8 March 2016

About CIS-3000, possibly a counterpart of NATO ALE ?

The so-called CIS-3000 is a single 8-ary PSK-modulated 2000 Hz carrier (pic. 1) and it's nick name is just due to its constant 3000 symbols/sec waveform. This single-tone signal provides a teoric limit of max 9000 bit/sec and neeeds about 3300 Hz bandwidth.

pic.1 - main characteristics of CIS-3000
CIS-3000 is allegedly almost 100% of Russian origin and possibly used by Intel/Diplo agencies. It can be seen either as a continuous stream and as bursts,  and very often used before MFSK-68 and OFDM-128 "Corvette" modem transmissions (pic. 2).

pic. 2
The burst waveform has been analyzed by radioscanner.ru friends and in this blog too; it is worth noting that in the analysis the radioscanner guys, mostly SergUA6, often use the terms "in this example only!" perhaps to draw attention to the existence of different CIS-3000 modes as, for example, the stream mode I heard and that is illustrated below in picture 3.
The first thing that strikes the eye is a sort of well-defined structure consisting of a preamble and data (say a superblock) that is repeated each ~3456 ms and indicated as "A" in pic. 3; in that same picture is also visible the repetition of the same structure "B" along the superblocks.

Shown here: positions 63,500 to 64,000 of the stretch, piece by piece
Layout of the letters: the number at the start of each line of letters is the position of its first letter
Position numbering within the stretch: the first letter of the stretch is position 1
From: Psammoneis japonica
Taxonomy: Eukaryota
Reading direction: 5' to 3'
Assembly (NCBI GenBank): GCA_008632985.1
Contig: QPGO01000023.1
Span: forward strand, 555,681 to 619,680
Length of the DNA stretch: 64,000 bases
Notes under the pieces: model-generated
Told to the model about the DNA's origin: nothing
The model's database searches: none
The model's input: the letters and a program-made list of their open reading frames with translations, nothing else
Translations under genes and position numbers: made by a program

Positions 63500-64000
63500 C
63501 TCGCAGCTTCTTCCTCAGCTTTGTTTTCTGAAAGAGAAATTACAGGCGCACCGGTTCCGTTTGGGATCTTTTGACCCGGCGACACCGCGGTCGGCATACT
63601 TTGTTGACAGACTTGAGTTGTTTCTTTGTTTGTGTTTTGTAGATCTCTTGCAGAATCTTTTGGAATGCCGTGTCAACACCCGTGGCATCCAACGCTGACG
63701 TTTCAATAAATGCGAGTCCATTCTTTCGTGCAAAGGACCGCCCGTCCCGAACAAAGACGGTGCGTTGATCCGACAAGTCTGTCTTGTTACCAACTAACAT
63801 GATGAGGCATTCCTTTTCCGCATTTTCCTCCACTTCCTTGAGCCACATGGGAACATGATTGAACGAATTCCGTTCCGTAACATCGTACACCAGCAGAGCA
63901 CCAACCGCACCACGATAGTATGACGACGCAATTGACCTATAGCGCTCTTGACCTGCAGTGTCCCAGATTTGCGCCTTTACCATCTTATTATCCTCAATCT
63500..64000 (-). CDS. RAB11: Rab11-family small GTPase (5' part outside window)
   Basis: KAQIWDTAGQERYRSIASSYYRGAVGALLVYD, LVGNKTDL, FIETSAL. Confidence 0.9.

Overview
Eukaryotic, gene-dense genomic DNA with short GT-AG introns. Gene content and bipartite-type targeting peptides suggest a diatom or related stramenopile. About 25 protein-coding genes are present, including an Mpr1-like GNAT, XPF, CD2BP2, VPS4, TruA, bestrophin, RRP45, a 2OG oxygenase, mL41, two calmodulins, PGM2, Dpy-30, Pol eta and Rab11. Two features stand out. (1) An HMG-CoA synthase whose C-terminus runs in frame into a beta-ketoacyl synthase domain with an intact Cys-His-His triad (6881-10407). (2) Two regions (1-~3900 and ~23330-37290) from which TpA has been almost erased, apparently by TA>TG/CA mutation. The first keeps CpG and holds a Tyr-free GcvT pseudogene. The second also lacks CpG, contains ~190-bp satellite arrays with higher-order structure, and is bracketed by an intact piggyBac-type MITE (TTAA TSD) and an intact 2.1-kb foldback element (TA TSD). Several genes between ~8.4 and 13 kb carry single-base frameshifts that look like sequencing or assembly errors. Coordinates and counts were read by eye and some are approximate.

pic.3 - super-blocks and blocks repetitions

A more refined measurement of the length of the superblock "A" is obtained by the demodulation of the signal and analyzing the resulting bistream: the length is 31104 bits or 10368 PSK-8 symbols (exactly 3456 ms, as a confirm of the precision of SA), as shown below in pic.4 where the number of the lines just match the number of the superblocks (unless the initial sync and the final trailer).

pic.4 - the same signal seen by the bitstream analyzer
Processing the CIS-3000 bistream returns a characteristic period of 5760 bits length, or 1920 PSK-8 symbols. Besides the period,  another interesting characteristic are the sequences of repeated data: as shown in pics. 5-6, the same sequences are repeated either along "B" blocks and "A" superblocks. This means that the system transmits contiguous redundant informations (source and destination adresses?, commands?, controls?, ...), most likely to combat and reduce the effects of fading, interference, and noise.


Back to the burst mode, it's interesting to observe that this mode too has both the same 5760 bits length structure and redundancy feature (pic. 7),  although the repetitions in this sample seem to be limited to 3 times and then less "aggressive". So, the 5760 bits period length and the redundancy are certain characterstics of CIS-3000, regardless the stream or the burst mode.

pic.7 - structure and redundancy of a CIS-3000 burst
By the way, since the lengths of a single burst and a superblock are pretty the same (pic. 8), the stream waveform could be thinked as a sequel of burst sent side by side (preambles included), but it's only a my speculation.

The substantial redundant format adopted by the system, like MS188-141 or CODAN PSK-8 selcall, and its use before MFSK-68 and OFDM-128 modems, leads to think that the CIS-3000 could be used  as a selcall or a sort of CIS counterpart of the NATO ALE.


  1. 3000:2400=1920:1536 encapsulated BW4????

  2. 3000/2400=1920/1536 encapsulated BW4???